Autumn is the optimal time to go foraging for mushrooms as this is when there is the largest overlap of growing seasons. Weather can play a big part however. If we are unfortunate to have a cooler, wetter summer then you may find species popping up a month early, but if there is a dry start to the autumn then there may be a delay, but as long as you know this then you should be ok. There are around 15,000 varieties of fungi in the UK so it can be a daunting yet rewarding challenge to successfully find and identify different species for the kitchen. As you all know there are many poisonous specimens so the absolute best place to start would be to purchase a field guide; actually it is recommended that you purchase more than one to ensure you have a comprehensive reference. It is also recommended (if you plan on doing this yearly) to keep a diary of when, where and what as mushrooms tend to grow in the same places each year.
Because of the risks involved it is recommended that you start small by sticking to the common species that are easy to identify; if you know somebody who can impart their knowledge, that would be ideal. There are actually commercial courses you can attend that will teach you everything you need to know and there are even some local foraging groups about if you know where to look. If there is nothing like this near you then just make sure you don’t get too ambitious; walk slowly, remembering that when you find and identify an edible mushroom that their will more than likely be more nearby. Avoid any young and especially old mushrooms as these can make you ill, and it is also not advisable to forage in any built up or polluted areas as fungi can absorb lots of nasties, so play it safe and stick to the woods!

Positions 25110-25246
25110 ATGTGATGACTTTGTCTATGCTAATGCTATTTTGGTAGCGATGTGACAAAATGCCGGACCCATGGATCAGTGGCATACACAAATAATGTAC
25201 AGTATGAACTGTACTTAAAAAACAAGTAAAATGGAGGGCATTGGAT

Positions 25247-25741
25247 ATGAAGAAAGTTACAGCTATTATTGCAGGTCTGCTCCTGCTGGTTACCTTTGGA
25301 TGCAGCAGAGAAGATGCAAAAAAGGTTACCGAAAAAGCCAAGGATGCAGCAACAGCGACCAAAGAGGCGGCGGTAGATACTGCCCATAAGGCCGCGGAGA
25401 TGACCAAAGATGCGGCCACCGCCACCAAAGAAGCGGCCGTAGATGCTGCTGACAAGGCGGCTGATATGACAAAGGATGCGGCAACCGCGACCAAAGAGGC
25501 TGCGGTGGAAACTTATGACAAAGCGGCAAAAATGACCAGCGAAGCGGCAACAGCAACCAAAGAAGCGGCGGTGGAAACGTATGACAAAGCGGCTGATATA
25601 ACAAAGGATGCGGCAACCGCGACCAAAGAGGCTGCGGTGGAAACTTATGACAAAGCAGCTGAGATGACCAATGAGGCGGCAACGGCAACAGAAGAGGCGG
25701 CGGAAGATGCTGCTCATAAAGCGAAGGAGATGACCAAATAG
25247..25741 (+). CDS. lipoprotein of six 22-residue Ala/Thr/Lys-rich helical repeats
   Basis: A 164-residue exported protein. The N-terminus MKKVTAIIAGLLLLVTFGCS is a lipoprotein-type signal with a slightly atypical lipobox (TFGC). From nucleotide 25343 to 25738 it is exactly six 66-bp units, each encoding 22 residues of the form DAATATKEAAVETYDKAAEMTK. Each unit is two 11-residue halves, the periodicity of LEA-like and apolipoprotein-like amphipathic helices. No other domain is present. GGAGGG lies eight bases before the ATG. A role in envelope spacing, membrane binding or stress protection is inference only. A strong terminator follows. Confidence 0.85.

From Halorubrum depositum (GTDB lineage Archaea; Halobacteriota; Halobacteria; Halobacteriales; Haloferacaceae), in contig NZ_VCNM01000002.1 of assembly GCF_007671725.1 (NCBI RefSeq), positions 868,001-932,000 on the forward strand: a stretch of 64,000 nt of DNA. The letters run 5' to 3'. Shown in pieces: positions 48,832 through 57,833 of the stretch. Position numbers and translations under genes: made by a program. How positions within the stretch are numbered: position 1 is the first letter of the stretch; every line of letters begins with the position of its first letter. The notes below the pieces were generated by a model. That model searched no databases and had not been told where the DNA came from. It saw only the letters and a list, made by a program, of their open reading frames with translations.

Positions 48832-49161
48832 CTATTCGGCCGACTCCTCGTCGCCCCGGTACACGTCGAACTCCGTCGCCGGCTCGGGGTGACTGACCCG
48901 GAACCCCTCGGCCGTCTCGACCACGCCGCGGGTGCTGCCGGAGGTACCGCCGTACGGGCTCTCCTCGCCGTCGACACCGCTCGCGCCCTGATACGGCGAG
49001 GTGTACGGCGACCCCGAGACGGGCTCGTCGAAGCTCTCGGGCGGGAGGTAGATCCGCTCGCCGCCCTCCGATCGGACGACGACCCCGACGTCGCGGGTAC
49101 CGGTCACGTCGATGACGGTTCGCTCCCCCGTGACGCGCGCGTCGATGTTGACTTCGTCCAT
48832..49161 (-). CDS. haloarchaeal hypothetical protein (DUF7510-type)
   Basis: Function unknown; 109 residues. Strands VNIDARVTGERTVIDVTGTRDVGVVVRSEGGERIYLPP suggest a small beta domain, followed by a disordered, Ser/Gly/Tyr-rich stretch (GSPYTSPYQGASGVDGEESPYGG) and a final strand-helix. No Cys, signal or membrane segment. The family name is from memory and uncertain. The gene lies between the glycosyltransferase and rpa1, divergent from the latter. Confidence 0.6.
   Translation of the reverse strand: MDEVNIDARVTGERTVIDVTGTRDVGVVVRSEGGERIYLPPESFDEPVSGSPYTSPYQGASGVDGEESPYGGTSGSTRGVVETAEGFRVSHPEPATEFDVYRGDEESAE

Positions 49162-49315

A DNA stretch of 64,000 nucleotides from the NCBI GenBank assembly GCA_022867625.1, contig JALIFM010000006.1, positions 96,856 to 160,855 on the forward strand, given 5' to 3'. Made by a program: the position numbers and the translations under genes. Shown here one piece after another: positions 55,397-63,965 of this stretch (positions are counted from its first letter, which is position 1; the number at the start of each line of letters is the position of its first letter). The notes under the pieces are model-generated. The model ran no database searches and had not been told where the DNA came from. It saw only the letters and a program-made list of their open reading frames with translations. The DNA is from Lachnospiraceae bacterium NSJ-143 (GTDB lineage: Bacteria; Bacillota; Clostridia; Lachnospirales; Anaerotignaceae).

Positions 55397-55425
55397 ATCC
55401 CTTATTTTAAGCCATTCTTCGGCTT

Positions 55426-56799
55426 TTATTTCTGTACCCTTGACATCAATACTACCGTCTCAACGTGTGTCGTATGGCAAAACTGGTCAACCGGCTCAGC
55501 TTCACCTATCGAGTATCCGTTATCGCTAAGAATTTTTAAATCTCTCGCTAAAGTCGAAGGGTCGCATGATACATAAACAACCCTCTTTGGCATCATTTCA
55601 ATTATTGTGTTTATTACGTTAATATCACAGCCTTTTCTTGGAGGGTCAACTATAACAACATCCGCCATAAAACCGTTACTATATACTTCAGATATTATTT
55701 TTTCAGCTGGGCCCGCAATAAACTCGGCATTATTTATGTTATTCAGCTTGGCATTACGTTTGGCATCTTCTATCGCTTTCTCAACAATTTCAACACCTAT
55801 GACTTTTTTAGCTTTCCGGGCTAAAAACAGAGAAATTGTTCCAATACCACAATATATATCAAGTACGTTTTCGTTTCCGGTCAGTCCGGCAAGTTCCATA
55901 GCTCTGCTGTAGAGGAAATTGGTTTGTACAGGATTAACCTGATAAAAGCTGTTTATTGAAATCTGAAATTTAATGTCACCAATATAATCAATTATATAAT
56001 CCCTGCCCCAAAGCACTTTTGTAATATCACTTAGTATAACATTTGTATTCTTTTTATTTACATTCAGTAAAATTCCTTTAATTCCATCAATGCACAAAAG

You should always have a good field guide with you, and if you’re not quite sure of the species you can still always pick it to examine more closely when you get home; exercise caution though by keeping these varieties separated from your identified ones. When you return home you should double check your yield against an additional guide as some books may shed different details which could be crucial to a correct identification. If you are trying a new species for the first time, even if you are 100% sure, you may want to keep a specimen aside just in case you need hospital treatment.
There are a few legal issues that apply to foraging for mushrooms, the first being trespassing; some mushroom hotspots may be on private land and while you probably won’t face any problems with this you should still be aware, heeding any request to vacate the land by the landowner. While you may get asked to leave, any mushrooms you have picked however, belong to you and cannot be taken by the landowner. If however you are found to have a commercial or profiting agenda then this will become illegal.
The possession of certain species of mushroom is illegal of course and you can be prosecuted, so you may find it useful to perhaps familiarize yourself with these varieties. Collectively known as magic mushrooms, they are considered a class A drug and if taken can lead to hallucination and even death. Perhaps the most infamous of these is the Amanita Muscaria (aka Fly Agaric) which is a vision of the fairy tale toadstool you will have seen in countless films, paintings, games and books. It was apparently put into milk as a deterrent for flies.
We did have lots of fun hunting for mushrooms, but we cannot confirm nor deny whether the mushrooms featured are actually edible; although we’re fairly certain that the mushroom in the last image is NOT edible. If mushroom hunting is not for you then perhaps you can just play it safe with our resin mushroom ornaments instead!
It sounds a bit scary doesn’t it? Don’t let that put you off though, as there are some truly tasty treats out there in the wild that are begging to be cooked into a delicious supper. Have fun! Here are just a few more mushrooms/fungi we found.
Thanks for reading.
Love Monty x